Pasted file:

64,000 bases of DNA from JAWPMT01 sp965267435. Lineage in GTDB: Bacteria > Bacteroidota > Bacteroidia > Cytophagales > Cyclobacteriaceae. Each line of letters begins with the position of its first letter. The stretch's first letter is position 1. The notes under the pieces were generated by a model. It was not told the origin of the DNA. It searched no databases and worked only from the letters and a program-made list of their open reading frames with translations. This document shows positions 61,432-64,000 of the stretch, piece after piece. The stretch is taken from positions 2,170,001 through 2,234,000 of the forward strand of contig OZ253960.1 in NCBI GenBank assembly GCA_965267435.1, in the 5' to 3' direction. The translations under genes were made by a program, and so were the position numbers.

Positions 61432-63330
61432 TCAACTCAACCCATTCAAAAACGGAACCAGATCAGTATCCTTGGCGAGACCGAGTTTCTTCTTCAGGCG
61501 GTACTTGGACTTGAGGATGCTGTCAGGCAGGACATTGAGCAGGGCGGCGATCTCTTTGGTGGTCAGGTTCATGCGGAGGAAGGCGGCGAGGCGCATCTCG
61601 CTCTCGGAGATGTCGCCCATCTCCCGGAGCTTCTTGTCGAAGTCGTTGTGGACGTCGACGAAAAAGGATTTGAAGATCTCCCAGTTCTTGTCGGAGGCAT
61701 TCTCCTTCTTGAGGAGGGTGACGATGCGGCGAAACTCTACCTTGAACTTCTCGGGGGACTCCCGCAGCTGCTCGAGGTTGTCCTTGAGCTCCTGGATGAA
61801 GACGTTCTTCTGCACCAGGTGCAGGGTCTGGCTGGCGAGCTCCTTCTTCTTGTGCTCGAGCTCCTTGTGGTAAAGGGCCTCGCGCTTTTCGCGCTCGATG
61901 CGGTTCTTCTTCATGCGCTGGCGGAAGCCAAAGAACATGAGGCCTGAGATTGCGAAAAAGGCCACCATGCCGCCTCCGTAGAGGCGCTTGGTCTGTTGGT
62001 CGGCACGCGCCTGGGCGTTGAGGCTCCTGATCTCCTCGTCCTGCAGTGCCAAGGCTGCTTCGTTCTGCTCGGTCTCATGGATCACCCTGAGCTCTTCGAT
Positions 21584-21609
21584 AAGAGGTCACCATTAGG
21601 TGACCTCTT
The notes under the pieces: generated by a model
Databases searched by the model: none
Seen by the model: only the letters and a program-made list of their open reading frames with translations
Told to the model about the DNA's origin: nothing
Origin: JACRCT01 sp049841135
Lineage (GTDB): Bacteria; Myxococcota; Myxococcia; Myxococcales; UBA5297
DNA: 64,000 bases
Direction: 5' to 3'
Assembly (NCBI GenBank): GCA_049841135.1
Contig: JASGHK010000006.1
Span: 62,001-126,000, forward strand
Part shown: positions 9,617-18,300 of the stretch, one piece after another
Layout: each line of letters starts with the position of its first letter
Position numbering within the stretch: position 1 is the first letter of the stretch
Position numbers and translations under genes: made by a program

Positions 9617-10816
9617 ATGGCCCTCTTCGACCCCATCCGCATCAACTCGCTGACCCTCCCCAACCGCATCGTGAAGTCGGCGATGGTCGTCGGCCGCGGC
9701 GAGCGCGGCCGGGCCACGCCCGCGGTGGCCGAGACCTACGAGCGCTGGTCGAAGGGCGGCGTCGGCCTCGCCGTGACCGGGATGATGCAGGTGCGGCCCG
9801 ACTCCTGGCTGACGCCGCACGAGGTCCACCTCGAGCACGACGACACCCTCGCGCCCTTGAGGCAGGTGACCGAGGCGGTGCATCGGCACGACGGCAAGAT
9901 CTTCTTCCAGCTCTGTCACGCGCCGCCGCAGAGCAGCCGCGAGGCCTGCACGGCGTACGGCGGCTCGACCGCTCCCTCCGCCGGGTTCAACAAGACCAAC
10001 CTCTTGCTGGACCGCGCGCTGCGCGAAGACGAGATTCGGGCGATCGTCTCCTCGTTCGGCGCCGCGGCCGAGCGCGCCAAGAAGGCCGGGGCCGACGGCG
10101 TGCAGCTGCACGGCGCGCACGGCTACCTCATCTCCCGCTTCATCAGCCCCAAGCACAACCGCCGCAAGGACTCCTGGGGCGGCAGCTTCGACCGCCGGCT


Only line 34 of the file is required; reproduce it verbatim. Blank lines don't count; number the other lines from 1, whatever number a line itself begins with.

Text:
10101 TGCAGCTGCACGGCGCGCACGGCTACCTCATCTCCCGCTTCATCAGCCCCAAGCACAACCGCCGCAAGGACTCCTGGGGCGGCAGCTTCGACCGCCGGCT